Pettiford sees the exodus of leadership as a loss of institutional knowledge and helped build upon a leadership program initiated by Superintendent Bondy Shay Gibson, Ed.D. Through a nomination process, the district identifies potential future leaders, invites them to participate and administers the Principal EPI (Educators Professional Inventory). This inventory helps Pettiford build an individualized professional development plan for each participant, taking professional learning to the next level — differentiated instruction for adults.
A new cohort has started the program for each of the past three years, and, similar to Papillion La Vista Community Schools’ model, Jefferson County Schools’ participants work with both internal and external leaders to develop a foundational knowledge of campus administration. Pettiford even asks cohort graduates to return as guest speakers, sharing their experiences with those aspiring to become formal leaders.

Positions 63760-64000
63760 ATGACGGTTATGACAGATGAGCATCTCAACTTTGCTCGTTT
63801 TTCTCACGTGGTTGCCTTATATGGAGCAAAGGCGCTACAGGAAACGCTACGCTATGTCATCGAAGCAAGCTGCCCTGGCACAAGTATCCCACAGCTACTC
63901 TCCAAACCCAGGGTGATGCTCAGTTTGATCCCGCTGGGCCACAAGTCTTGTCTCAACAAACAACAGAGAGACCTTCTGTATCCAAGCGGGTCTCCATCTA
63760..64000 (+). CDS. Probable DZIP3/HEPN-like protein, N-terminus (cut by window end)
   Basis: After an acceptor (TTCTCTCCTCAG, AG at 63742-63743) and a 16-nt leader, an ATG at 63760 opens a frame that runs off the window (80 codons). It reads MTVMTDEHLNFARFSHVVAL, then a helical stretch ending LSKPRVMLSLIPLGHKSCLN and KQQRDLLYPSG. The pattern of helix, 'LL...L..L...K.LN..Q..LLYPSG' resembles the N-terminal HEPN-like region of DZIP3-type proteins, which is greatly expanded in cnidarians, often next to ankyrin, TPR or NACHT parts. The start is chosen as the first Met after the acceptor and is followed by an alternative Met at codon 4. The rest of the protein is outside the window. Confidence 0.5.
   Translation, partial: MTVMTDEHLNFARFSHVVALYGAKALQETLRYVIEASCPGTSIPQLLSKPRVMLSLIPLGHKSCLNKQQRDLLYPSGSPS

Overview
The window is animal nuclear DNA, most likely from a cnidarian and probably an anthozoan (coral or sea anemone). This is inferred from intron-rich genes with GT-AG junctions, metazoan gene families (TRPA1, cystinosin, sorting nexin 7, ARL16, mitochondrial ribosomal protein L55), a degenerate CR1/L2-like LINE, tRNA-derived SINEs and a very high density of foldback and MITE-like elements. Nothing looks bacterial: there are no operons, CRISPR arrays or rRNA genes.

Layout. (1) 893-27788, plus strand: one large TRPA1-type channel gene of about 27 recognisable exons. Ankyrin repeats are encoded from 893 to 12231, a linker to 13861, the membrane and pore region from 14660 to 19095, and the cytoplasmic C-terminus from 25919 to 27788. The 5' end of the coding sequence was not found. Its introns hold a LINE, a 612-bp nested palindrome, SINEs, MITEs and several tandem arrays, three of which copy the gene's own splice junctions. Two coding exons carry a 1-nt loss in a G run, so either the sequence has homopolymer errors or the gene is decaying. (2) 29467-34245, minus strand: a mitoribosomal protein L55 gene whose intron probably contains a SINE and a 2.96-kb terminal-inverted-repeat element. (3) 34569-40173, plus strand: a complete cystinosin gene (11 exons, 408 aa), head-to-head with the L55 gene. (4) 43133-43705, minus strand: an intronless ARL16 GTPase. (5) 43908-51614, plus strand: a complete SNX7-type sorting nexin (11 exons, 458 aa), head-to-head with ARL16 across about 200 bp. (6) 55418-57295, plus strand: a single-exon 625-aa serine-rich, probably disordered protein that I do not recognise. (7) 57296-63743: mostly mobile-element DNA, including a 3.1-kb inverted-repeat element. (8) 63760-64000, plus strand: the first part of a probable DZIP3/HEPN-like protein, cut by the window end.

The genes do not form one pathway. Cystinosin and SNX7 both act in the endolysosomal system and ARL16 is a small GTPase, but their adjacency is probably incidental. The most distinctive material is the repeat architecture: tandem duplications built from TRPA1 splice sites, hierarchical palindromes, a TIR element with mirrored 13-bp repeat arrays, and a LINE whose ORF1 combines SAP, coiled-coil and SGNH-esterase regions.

Boerne Independent School District: Homegrown succession planning
As Chief Human Resources Officer for Boerne Independent School District in Boerne, TX, Elaine Howard, Ed.D., frequently calls upon her experience developing programs to identify and train teacher leaders and next-generation administrators.
Howard helped build the district’s homegrown approach to succession planning and leader development — establishing compensation structures that delineate participants’ career pathways and giving future teacher leaders and up-and-coming administrators exposure to leadership in desired roles. Whether at the building or district level, this exposure not only gives internal candidates a leg up on outside applicants but also gives Howard a snapshot of the talent pool and a working knowledge of participants’ strengths.